Sudden Liver Failure Due To Sugar Free Chewing Gum
Xylitol Toxicosis in a Pet Dog
Our patient is a two year old spayed mixed breed female dog. She is mostly a house dog with very little exposure to other environments or pets. The owner was home with her dog when she suddenly vomited several times and collapsed. She was presented as an emergency to ALTA MESA ANIMAL HOSPITAL and quickly assessed. On Physical Examination she was found to be in shock and was started on IV fluids to help stabilize her condition. Whole body radiographs were taken and no cause was identified. Complete in-house blood count and chemistry revealed an extremely elevated liver value at roughly 20 times above a normal value and low blood platelets. Potential causes at this point included toxins, liver or other organ torsion and unknown trauma. An ultrasound was completed within hours of her arrival and her gall bladder was found to be extremely thickened and her liver somewhat abnormal. That night, she was sent to ARECA (Animal Referral & Emergency Center of Arizona) for overnight care and further diagnostics. The doctors at ARECA first helped to further stabilize her with IV plasma to aid her blood to clot normally and they then completed an exploratory surgery with a liver biopsy and gall bladder removal. The organs were sent in for histopathology. The liver was found to contain wide spread cellular necrosis and the gall bladder was thickened due to hemorrhage. Our patient was kept in hospital for several additional days for supportive care and was released to the owner’s care approximately 1 week later. Upon reviewing the histopathology with the owner a potential cause of xylitol was discussed and the owner did advise that the pet had been chewing on one stick of sugar free gum some time that week but she had not connected this with any potential toxin as the owner assumed this was safe. The presumptive diagnosis was xylitol toxicity. Based on the diagnosis the owner’s other dog was brought in to have her liver enzymes screened because this dog had potentially gotten into the gum as well, but thankfully, her testing was normal.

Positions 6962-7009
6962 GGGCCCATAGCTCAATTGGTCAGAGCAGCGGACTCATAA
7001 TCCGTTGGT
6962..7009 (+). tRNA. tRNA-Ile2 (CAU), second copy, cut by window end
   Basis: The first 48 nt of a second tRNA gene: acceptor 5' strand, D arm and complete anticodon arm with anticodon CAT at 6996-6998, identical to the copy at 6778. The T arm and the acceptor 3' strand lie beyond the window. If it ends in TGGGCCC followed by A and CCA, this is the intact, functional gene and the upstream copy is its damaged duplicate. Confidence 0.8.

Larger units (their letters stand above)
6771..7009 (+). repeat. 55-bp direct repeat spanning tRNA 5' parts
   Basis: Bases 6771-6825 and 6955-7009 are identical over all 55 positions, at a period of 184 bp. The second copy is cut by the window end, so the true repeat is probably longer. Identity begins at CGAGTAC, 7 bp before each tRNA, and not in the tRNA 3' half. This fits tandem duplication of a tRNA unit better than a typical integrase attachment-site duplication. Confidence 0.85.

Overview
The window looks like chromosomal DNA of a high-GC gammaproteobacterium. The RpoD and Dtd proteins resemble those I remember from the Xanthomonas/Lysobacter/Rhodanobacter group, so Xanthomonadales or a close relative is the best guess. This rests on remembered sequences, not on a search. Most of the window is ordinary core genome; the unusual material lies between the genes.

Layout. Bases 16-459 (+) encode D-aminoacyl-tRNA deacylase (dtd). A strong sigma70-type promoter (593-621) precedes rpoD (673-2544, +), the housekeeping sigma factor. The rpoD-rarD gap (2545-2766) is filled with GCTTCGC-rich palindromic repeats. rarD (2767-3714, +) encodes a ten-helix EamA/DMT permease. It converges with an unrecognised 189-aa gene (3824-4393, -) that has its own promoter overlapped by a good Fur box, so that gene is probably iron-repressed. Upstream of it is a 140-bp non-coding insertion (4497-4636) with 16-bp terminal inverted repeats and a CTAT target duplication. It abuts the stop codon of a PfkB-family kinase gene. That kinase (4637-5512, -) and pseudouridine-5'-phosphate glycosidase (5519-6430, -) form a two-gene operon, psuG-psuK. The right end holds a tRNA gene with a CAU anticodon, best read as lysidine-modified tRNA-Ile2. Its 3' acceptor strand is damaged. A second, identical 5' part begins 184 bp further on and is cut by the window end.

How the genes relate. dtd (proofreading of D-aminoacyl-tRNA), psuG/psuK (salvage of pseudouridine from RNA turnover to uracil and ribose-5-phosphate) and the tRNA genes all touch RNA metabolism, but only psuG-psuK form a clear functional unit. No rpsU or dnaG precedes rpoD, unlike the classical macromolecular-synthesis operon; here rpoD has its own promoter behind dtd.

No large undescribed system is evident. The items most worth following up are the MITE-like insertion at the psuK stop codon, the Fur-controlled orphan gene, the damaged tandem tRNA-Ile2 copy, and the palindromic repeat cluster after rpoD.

What is it?
An artificial sweetener found in many sugar free products such as chewing gum.
What does it do? In dogs it causes either a profound episode of very low blood sugary or sudden liver damage.
How toxic is it? Potentially as little as one stick of sugar free gun can cause liver failure and death.
How is it cured? Avoid the source! Once the animal has shown signs of disease only supportive and life saving care can be offered. The goal is to keep the pet alive long enough for the liver to begin healing.
Does it hurt people? Not based on current information, the product appears to react much differently in dogs than in humans.
What do I do if I suspect that my pet ingested one of these products? Bring the pet to your doctor immediately and they will discuss how to proceed to keep your pet safe.
Link to ASPCA & further information on xylitol